News Too Good to Keep Silent

Mark 10 52a

As we continue to work our way through Mark, we approach the end of one of Mark’s most intriguing themes: Jesus’ emphasis on keeping his identity secret.  So far in the gospel, whenever Jesus has acted in a way that would point out that he is the messiah, he has quickly followed his action with a command for those in-the-know to be silent.

Biblical scholars call this the “Messianic Secret” of Mark.  And honestly, it’s still largely a mystery as to why Jesus does this and why Mark records it as a prevalent theme throughout his gospel.  In fact, Luke was so uncomfortable with this idea that it was explained as an attempt by Jesus to not be overwhelmed by large crowds (Luke 5:15-16).  Remember, Luke and Matthew based their gospels off of Mark’s framework.  So the healing of the leper in Mark 1 shows up in Luke 5 and Matthew 8 from their perspective.

I say all of this to point out that Mark 10 marks (ha!) the end of the Messianic Secret.  In verses 46-52 we have the story of the healing of Bartimaeus.  In the final verse, Jesus says, “Go; your faith has made you well.”  That’s it!  Before this, we would have expected Jesus to say something like “Be healed, but shush!”  No, instead Jesus heals him and that’s it.  The missing admonition is emphasized even more because in the opening of the scene, it is all of Jesus’s followers who were telling him to be quiet…very interesting… But, Jesus himself says nothing.  While Jesus may be the first example of being emo (‘I liked being quiet before it was a thing.  Now that it’s a thing, don’t.’), I don’t think that’s what Jesus or Mark had in mind.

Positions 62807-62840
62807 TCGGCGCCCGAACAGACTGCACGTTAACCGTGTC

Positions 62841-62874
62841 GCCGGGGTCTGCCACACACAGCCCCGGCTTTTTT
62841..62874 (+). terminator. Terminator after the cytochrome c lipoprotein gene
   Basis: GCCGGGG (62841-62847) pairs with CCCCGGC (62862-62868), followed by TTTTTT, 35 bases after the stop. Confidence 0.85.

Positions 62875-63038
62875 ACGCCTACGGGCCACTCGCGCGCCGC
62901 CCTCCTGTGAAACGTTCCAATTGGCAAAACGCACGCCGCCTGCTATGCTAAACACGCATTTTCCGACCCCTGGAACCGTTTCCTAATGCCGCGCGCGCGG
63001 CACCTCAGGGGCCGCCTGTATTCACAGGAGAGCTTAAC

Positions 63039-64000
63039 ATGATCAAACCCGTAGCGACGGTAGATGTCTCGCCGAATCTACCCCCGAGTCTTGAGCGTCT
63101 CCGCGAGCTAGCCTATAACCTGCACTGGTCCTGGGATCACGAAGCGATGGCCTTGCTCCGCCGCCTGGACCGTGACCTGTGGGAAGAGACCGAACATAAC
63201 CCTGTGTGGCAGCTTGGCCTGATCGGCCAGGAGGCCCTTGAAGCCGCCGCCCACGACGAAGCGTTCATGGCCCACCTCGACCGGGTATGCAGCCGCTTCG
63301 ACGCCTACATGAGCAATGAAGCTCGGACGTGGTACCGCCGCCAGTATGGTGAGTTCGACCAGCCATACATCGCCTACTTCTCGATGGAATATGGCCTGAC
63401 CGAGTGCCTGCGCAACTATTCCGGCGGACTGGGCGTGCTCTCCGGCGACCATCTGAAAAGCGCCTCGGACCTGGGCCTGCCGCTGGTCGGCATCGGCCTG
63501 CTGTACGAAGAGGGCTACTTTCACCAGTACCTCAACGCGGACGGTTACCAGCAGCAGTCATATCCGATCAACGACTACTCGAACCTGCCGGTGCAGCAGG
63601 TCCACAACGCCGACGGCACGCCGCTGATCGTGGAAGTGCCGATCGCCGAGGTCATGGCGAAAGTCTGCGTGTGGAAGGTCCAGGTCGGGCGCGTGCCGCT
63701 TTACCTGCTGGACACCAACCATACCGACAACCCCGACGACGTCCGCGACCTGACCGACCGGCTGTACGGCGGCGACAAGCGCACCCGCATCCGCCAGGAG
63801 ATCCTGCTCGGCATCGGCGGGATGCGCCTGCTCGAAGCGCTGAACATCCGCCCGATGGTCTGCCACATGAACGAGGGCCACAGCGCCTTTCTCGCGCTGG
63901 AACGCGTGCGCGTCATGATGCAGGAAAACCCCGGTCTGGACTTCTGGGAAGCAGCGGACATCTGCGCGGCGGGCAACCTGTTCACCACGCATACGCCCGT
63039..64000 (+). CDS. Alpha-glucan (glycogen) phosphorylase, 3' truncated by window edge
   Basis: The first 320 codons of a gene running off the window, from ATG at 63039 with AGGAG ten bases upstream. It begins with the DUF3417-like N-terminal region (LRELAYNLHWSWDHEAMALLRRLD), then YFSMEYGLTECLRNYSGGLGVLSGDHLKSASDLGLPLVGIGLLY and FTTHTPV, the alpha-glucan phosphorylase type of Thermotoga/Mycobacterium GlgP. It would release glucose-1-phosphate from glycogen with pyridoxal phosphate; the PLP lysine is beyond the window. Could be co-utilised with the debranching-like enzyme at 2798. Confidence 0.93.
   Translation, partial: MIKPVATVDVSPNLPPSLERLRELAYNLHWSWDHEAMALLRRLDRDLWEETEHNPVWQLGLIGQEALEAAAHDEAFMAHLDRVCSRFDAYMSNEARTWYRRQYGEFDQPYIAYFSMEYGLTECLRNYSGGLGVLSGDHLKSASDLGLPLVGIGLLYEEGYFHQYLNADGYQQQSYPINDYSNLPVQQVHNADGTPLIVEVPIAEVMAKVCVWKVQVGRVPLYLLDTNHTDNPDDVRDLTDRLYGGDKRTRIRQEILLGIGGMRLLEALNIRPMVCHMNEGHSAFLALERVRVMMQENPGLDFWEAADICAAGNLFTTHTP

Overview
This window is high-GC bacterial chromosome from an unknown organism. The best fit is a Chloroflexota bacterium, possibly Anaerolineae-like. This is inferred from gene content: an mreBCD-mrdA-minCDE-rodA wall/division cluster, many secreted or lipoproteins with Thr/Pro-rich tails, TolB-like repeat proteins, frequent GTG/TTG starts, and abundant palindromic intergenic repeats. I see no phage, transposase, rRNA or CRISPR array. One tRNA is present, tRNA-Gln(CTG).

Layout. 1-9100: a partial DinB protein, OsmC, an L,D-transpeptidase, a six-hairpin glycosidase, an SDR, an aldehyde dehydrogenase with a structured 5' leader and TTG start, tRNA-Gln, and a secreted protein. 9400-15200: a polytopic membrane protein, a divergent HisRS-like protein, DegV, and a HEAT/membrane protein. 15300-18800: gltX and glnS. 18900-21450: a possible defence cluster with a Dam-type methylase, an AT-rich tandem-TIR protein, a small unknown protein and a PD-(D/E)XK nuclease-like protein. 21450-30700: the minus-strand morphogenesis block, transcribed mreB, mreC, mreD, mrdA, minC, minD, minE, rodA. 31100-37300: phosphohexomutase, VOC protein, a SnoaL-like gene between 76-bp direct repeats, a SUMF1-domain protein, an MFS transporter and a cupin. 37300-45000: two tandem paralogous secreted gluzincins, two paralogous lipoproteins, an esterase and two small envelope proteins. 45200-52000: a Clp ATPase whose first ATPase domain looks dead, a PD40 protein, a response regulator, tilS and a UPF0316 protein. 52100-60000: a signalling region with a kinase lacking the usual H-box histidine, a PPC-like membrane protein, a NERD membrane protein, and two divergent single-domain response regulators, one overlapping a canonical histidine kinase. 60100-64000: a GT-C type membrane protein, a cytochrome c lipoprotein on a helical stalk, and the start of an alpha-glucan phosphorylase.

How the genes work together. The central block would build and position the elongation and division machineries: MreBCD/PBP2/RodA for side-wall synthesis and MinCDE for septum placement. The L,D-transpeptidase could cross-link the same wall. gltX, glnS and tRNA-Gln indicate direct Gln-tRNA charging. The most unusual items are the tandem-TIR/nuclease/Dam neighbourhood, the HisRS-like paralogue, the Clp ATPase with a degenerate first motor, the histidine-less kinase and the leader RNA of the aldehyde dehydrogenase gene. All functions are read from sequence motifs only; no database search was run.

If we look back at chapter 1 of Mark, Jesus’ first miracle happens in the synagogue (church).  He casts an unclean spirit from a man (Mark 1:23-28) telling the spirit to “Be quiet, and come out of him!”  Whoa!  The first thing Jesus says is shut it!  Now, in Mark 10, Jesus’ final miracle is the healing of Bartimaeus and he doesn’t say anything about silence.  And, it’s a miracle where a man’s sight is restored!  If Jesus is trying to hide his messiah-ship, then the restoration of sight (seeing that Jesus is the messiah) is the perfect way to emphasize it’s end.